68

I've looked at the githooks manpage but unless I'm missing something I don't see an option for local, post-push git hooks. I'd like to have one that updates the api docs on my web server (for which I already have a script) after I push the master branch to the GitHub repo. Of course I could just write my own script that combines the git push and the api docs run, but that feels somewhat inelegant.

  • the post-update hooks can be triggered for this case right? – Agnibha Jan 30 '19 at 8:21
11
0

From Git 1.8.2 there is a new hook invoked before the push operation: pre-push If the script returns other than 0 the push operation will be cancelled.

Mention in the release notes: https://github.com/git/git/blob/master/Documentation/RelNotes/1.8.2.txt#L167

Sample: https://github.com/git/git/blob/87c86dd14abe8db7d00b0df5661ef8cf147a72a3/templates/hooks--pre-push.sample

| improve this answer | |
  • 37
    I don't thing this answer is the good one, it tells about the pre-push hook, and the original question was about post-push hook. – Levente Holló Oct 20 '16 at 10:39
  • 3
    Levente Holló,the pre-push hook is executed after the user runs git-push and before git actually pushes the commit/s.There is no other push related hook integrated in Git. – Adrián Deccico Oct 20 '16 at 23:39
54
0

Another solution to this problem is to have a wrapper for git push that executes .git/hooks/pre-push and .git/hooks/post-push scripts before and after the git push call. A possible wrapper could look like this:

#!/bin/sh

GIT_DIR_="$(git rev-parse --git-dir)"
BRANCH="$(git rev-parse --symbolic --abbrev-ref $(git symbolic-ref HEAD))"

PRE_PUSH="$GIT_DIR_/hooks/pre-push"
POST_PUSH="$GIT_DIR_/hooks/post-push"

test -x "$PRE_PUSH" &&
    exec "$PRE_PUSH" "$BRANCH" "$@"

git push "$@"

test $? -eq 0 && test -x "$POST_PUSH" &&
    exec "$POST_PUSH" "$BRANCH" "$@"

Saved as git-push-wh somewhere in your PATH, it can then be called as git push-wh if you want to push with hooks.

| improve this answer | |
  • 3
    This is brilliant... I use separate remotes: one where I host my code, a bare repo in my production server so I added this code to my ~/.functions.sh and use ** push origin ** ** push production ** it automatically launches the website (since that’s defined in push-post) in my browser once the push completes. Thanks! – Saifur Rahman Mohsin Sep 24 '15 at 22:55
  • Current code does not work in git worktrees, to fix it, just change 3 lines: ` GIT_DIR_="$(git rev-parse --git-path hooks)" PRE_PUSH="${GIT_DIR_}/pre-push" POST_PUSH="${GIT_DIR_}/post-push" ` – KaszpiR Jun 12 '19 at 16:21
36
0

I recently came across the same issue. I wanted a hook so that a push from my git submodule would commit the new submodule reference in the 'superproject'.

As Chris mentioned, the best way is to just use a git alias, like this:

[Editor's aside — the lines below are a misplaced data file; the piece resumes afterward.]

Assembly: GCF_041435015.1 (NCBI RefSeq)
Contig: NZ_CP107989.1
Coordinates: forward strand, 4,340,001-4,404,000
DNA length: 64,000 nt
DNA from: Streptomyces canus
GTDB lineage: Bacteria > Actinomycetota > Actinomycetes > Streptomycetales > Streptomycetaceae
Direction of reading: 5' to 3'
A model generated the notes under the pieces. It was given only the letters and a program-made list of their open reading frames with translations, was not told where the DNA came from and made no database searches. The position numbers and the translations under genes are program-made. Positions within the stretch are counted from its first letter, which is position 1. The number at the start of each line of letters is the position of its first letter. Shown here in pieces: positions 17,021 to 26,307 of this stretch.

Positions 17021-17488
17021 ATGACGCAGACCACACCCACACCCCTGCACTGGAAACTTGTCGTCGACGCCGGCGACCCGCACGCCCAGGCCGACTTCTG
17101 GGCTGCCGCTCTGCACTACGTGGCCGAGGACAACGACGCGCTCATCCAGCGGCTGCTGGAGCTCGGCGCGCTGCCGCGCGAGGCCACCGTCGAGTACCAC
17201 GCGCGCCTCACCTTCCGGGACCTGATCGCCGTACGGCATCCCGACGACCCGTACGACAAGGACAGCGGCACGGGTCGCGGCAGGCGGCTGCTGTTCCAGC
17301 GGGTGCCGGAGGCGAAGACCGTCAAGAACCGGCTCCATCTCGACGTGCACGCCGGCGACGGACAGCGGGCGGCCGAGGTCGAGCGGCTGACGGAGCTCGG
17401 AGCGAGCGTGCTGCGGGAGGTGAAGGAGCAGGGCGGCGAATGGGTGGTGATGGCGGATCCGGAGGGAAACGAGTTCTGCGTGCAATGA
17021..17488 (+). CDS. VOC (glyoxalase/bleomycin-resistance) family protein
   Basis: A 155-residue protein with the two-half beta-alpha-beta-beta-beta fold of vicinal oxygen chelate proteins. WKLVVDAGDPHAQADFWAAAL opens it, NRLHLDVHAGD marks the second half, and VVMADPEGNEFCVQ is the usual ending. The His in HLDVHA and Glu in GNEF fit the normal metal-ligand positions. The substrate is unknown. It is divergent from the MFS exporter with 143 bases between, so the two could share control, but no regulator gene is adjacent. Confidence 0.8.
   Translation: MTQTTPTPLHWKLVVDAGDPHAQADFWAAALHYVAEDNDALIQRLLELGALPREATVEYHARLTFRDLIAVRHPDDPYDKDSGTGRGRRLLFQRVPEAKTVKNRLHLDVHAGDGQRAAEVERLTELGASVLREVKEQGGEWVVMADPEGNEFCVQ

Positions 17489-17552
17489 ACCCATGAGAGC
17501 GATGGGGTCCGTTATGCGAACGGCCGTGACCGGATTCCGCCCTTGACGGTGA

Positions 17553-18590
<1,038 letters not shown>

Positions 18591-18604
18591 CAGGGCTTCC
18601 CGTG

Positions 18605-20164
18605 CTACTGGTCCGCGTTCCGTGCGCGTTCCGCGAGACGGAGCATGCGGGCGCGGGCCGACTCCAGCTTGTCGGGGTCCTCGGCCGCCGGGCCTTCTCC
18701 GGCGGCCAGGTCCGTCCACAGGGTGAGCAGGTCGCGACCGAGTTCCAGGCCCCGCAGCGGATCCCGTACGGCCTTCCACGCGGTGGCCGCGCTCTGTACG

$ git config alias.xpush '!git push $1 $2 && update-server.sh'
# (remember the backslash before the ! if your shell requires it)

This adds the following to your .git/config file:

[alias]
  xpush = !git push $1 $2 && update-server.sh

And so now, if you type:

$ git xpush

your changes will be pushed, and then update-server.sh will be executed.

| improve this answer | |
  • 3
    Umm what about if you are in a branch? and you do that xpush? shouldn't be something like !git push $1 $2 && update-server.sh so you can specify origin branch? – Jlbelmonte Nov 11 '11 at 20:53
  • Note that overriding an existing command is not possible with a git alias, see stackoverflow.com/questions/3538774/… – brillout Oct 8 '18 at 19:14
36
0

This type of hook is not supported by Git. It falls outside the valid reasons for a Git hook as given by Git's maintainer.

The introductory remark in the above linked message speaks almost directly to your case:

I do not particularly like hooks that act after an operation is initiated locally and act solely on local data. This is maybe because I still consider git tools building blocks suitable for higher level scripting more than other people do.

P.S. A “Single Push” Hint

  • There are too many caveats for a full explanation, but if you can figure it all out you should be able to deal with the details.

An extra pushurl to a local repo with an “alternates” objects store could give you a low overhead way to locally execute a push hook. But really, the effort is much more than git push upstream && update-web-server (maybe in a shell alias, git alias, or script).

| improve this answer | |
3
0

I'm using a function for this:

current_branch() {
    local ref=$(git symbolic-ref HEAD 2> /dev/null) || return
    echo ${ref#refs/heads/}
}

gp() {
    local post_push="$(git rev-parse --git-dir)/hooks/post-push"
    git push "$@" && {
        [[ -x "$post_push" ]] && "$post_push" "$(current_branch)" "$@"
    }
}
compdef _git gp=git-push

The compdef part is for ZSH.

| improve this answer | |

Your Answer

By clicking “Post Your Answer”, you agree to our terms of service, privacy policy and cookie policy

Not the answer you're looking for? Browse other questions tagged or ask your own question.